Attack of the Scottish Blob

X, The Unknown, written by Jimmy Sangster, directed by Leslie Norman, starring Dean Jagger (Dr. Royston) and Leo McKern (Inspector McGill) (1956): Tight little Hammer science-fiction horror film from the mid-1950’s, seemingly consciously constructed to resemble the proto-Doctor-Who Quatermass tv serials and movies (the title recalls the title of the then-recent Hammer Quatermass picture, The Creeping Unknown).

Atomic scientist Royston ultimately becomes the only thing standing between an intelligent radioactive blob and global armageddon. The blob, which apparently lives somewhere in the Earth’s molten mantle or core, surfaces in Scotland and starts heading for every available radiation source, which it then slurps up.

This would be fine if it didn’t kill any human being in its way. The blob is pretty much a big, radioactive brother to the Horta in the original Star Trek episode “The Devil in the Dark”: even its malevolence is in question, as its mere proximity to a human being kills that person due to heat and radioactivity. For all we know, it’s just on vacation.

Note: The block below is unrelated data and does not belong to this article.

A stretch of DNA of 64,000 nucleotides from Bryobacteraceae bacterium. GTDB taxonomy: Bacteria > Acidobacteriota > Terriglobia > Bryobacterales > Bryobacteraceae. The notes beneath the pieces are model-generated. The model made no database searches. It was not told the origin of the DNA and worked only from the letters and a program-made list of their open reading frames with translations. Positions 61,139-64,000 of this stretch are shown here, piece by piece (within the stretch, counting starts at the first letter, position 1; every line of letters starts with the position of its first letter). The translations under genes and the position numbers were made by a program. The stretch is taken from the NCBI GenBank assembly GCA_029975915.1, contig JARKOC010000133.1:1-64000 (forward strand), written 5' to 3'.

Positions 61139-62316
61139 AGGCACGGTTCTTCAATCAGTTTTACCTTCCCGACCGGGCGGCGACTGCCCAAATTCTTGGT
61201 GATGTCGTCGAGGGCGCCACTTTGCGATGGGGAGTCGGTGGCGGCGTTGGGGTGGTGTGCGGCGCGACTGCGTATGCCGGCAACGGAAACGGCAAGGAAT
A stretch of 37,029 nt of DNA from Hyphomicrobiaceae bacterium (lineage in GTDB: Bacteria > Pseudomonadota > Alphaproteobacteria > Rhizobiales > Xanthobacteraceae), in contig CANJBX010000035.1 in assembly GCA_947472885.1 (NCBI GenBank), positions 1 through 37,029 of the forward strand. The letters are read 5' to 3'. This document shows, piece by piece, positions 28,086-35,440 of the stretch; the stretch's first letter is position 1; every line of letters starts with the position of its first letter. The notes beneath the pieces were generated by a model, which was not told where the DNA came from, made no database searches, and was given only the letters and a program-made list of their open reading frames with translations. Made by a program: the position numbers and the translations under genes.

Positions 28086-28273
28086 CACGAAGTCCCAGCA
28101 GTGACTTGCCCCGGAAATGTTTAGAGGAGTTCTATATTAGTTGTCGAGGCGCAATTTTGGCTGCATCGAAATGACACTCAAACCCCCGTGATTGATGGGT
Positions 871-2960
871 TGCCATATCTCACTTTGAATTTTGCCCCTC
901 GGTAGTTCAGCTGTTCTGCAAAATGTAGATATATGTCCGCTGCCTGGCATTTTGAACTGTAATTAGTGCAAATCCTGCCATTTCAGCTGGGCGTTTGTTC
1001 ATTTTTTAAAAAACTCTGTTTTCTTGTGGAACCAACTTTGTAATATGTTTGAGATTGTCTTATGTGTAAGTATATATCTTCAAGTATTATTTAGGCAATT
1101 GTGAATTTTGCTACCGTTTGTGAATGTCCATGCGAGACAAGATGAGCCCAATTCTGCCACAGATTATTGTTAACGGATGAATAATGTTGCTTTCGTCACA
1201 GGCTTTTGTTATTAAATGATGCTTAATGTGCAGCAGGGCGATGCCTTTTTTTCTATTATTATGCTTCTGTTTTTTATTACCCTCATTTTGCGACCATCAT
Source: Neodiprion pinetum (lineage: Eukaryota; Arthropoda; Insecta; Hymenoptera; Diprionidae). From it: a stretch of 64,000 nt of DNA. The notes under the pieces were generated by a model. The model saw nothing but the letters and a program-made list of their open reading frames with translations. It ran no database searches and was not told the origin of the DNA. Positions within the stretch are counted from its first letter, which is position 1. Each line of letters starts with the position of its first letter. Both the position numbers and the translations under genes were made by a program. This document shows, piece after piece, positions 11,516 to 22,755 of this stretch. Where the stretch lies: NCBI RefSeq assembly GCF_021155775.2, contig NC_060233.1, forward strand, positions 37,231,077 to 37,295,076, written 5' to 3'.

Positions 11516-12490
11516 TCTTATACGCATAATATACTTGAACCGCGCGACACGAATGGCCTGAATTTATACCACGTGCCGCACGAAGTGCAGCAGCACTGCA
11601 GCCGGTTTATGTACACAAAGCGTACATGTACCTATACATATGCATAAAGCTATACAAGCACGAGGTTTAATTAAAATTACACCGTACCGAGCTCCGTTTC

There’s an enjoyable ruthlessness to this movie that probably wouldn’t exist now, at least if it were a studio picture — a young boy actually dies of radiation poisoning, foregrounding the menace. The filmmakers wisely keep the blobby thing off-screen as long as possible, and when we do see it, we don’t see it much (a scene of the blob destroying power lines shows us just how limited a budget the filmmakers were working with). There’s also a shocking level of violence for the time period — two victims melt pretty convincingly before our eyes.

The science is hooey, delivered quickly and with conviction. The performances by Jagger and McKern are solid and professional, lending verisimilitude to what is, after all, a Shaggy Blob story. The film ends with a tiny lack of closure, in keeping with its overarching story concern with the gaps in human knowledge when it comes to the fundamental atomic forces of the universe. A fun 80 minutes. Recommended.

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